Apart from a versatile clock system, we have four different sources to control these three clocks.  We will have a look at them at the correct time; however for now, one of is the DCO. It’s the digitally controlled oscillator which might not be as accurate or stable compared to external crystals, but it still is quite good and can operate over a wide range of frequencies.

Let’s move on to the DCO.  The advantage of the DCO is that it requires no external parts and can be fully controlled by the software.  There are only two registers should be configured to change your DCO frequency, and that are DCOCTL and BCSCTL1.

The frequencies are divided into ranges and steps, for which you can refer to the datasheet. I won’t be discussing it here since it’s a little complicated and a bit out of scope for the purpose of the tutorial. To select the frequency, we use the RSELx bits in BCSCTL1, which are responsible for the range (0-15), and the DCOx bits in DCOCTL, which are responsible for steps (0-7).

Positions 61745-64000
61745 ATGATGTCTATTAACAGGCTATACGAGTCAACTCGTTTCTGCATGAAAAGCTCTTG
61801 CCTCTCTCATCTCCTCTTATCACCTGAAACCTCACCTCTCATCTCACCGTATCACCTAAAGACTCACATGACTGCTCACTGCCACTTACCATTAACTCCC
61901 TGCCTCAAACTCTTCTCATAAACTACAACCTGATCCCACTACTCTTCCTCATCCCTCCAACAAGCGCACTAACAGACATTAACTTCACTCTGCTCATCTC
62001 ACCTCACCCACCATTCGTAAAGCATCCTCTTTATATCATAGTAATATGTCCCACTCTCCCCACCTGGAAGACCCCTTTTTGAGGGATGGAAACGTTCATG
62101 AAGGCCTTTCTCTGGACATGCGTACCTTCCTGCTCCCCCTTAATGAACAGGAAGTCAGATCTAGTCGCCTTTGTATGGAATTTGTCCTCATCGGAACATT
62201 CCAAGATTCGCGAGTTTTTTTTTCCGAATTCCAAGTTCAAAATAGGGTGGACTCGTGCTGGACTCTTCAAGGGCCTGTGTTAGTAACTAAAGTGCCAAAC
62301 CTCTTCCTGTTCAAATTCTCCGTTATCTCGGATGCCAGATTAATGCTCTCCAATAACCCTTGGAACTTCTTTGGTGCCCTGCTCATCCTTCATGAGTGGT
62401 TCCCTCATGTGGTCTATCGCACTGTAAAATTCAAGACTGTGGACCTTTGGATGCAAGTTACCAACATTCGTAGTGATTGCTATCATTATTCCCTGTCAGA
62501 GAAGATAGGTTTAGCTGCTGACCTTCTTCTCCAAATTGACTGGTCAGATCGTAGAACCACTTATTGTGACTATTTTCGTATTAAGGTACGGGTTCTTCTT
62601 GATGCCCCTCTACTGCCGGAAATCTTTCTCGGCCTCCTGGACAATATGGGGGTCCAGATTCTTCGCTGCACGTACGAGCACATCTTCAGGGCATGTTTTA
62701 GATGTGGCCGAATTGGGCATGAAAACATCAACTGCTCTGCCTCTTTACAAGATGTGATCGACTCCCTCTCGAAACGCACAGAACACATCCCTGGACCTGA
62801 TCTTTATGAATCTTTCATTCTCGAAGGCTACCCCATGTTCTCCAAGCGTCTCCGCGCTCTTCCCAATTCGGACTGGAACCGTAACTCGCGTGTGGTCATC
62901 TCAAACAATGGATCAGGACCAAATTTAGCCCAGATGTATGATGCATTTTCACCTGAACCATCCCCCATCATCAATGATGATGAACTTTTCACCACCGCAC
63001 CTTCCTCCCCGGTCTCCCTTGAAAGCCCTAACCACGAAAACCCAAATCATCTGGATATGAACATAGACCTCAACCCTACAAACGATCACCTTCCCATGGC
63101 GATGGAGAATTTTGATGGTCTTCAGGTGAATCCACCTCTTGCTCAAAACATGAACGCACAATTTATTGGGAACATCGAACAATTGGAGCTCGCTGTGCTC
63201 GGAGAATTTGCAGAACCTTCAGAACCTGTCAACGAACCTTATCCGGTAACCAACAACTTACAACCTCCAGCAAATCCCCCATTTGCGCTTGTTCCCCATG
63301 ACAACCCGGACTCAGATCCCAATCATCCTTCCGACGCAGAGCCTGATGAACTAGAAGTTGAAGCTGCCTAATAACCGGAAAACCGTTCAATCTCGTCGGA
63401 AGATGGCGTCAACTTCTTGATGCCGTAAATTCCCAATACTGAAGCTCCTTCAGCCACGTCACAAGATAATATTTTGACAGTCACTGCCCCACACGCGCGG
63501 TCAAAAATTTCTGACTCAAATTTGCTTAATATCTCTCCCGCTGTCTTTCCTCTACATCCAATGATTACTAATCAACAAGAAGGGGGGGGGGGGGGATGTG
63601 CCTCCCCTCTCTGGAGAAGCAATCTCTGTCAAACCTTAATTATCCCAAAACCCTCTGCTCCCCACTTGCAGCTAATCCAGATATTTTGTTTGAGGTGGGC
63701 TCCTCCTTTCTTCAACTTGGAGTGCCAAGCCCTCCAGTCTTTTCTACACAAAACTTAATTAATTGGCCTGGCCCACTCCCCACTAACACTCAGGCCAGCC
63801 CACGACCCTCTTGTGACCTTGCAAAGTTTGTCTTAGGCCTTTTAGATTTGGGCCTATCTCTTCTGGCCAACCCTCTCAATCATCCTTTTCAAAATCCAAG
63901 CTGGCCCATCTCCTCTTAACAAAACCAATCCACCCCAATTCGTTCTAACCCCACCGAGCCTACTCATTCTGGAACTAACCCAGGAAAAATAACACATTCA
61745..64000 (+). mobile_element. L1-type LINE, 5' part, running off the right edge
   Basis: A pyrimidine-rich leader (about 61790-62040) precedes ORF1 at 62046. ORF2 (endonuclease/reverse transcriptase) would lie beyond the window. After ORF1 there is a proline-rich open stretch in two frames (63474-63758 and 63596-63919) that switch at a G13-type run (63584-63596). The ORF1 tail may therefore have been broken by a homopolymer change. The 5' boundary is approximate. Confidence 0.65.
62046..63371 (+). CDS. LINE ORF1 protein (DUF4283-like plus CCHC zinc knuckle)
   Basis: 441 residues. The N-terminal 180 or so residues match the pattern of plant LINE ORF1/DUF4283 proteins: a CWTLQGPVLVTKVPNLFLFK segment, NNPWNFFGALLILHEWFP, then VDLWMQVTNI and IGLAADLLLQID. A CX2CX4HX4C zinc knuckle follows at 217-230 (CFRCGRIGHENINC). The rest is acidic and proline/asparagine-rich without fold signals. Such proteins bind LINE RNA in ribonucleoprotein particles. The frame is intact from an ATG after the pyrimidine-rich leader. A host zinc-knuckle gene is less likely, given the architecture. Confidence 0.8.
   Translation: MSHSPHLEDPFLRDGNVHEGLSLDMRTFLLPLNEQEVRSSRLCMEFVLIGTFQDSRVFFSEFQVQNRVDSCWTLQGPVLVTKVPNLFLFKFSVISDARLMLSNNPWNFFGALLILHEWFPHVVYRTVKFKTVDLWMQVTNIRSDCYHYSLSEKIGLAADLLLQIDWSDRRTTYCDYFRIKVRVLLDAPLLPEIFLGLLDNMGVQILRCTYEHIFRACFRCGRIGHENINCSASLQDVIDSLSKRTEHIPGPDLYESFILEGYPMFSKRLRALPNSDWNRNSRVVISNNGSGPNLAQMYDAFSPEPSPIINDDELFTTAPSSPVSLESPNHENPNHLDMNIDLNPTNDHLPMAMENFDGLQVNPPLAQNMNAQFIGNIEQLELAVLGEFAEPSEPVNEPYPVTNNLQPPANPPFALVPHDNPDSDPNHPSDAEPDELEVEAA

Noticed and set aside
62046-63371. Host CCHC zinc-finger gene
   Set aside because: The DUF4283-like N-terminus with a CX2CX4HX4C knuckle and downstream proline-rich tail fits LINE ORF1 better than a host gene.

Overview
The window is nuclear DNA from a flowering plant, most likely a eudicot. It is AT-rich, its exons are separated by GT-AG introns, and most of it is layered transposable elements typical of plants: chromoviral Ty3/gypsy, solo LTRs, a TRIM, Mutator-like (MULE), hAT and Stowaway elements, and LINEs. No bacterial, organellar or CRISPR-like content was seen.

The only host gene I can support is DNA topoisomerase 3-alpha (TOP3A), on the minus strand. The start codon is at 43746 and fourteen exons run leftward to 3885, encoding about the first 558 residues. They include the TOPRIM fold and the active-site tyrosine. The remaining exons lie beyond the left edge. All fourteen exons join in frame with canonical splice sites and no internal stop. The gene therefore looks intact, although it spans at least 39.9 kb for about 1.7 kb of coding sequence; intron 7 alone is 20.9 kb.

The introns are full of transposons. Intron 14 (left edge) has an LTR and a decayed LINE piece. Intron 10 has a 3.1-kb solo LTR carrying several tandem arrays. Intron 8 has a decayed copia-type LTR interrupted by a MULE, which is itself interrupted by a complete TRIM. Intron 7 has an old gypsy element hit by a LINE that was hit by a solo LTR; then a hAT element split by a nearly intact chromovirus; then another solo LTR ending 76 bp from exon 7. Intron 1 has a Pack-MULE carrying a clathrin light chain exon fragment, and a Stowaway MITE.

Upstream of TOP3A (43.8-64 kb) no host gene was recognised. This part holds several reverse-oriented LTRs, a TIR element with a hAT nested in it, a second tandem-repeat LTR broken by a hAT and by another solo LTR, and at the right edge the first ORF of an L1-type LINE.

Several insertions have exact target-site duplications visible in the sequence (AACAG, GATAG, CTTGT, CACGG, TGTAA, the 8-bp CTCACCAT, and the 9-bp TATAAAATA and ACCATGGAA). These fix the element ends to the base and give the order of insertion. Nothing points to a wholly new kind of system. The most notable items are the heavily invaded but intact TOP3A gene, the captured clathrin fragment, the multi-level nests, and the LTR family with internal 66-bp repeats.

Now comes the most critical part, for which we need the datasheet. It should be a device-specific datasheet and should be readily available on the manufacturer’s website. Since my device is a g2553, I will take values from the datasheet. Once you find it scroll down below until you find a DCO table just like the one given below.


For any device, this table will either list the typical value for a sample of selections or a set of min/max values for the selection set. TI uses an ordered pair notation to describe the DCO setting, such as (8,2) for Range 8, Step 2. I will be using that notation from now on to describe DCO settings with the convention DCO(r, s) where r is the range value and s is the step value. This might sound confusing but believe me, it’s the easiest way I have seen to control the DCO in any of the microcontrollers used till now.

If you have a look at DCO (2,3), you will find the typical frequency at 0.21Mhz for G2553 device. Kindly note it might vary from device to device.  Another important thing is the table only list the DCO(r,3) pairs along with two extra pairs, which are the low and high end of the DCO frequency. If you notice at the end, there are two values called SRSEL and SDCO. They came into use when you want another frequency listed in the table. For example, for the DCO, the ratio, as given in my datasheet, is 1.08, so DCO(6,4) would be SDCO * DCO(6,3) where SDCO=1.08. DCO(6,7) would be SDCO * DCO(6,6) = SDCO * (SDCO * DCO(6,5)) and so on, so a general formula would be DCO(r,s+n) = SDCO^n * DCO(r,s). This is for the step; a similar thing is there for the range, except for the ratio changes.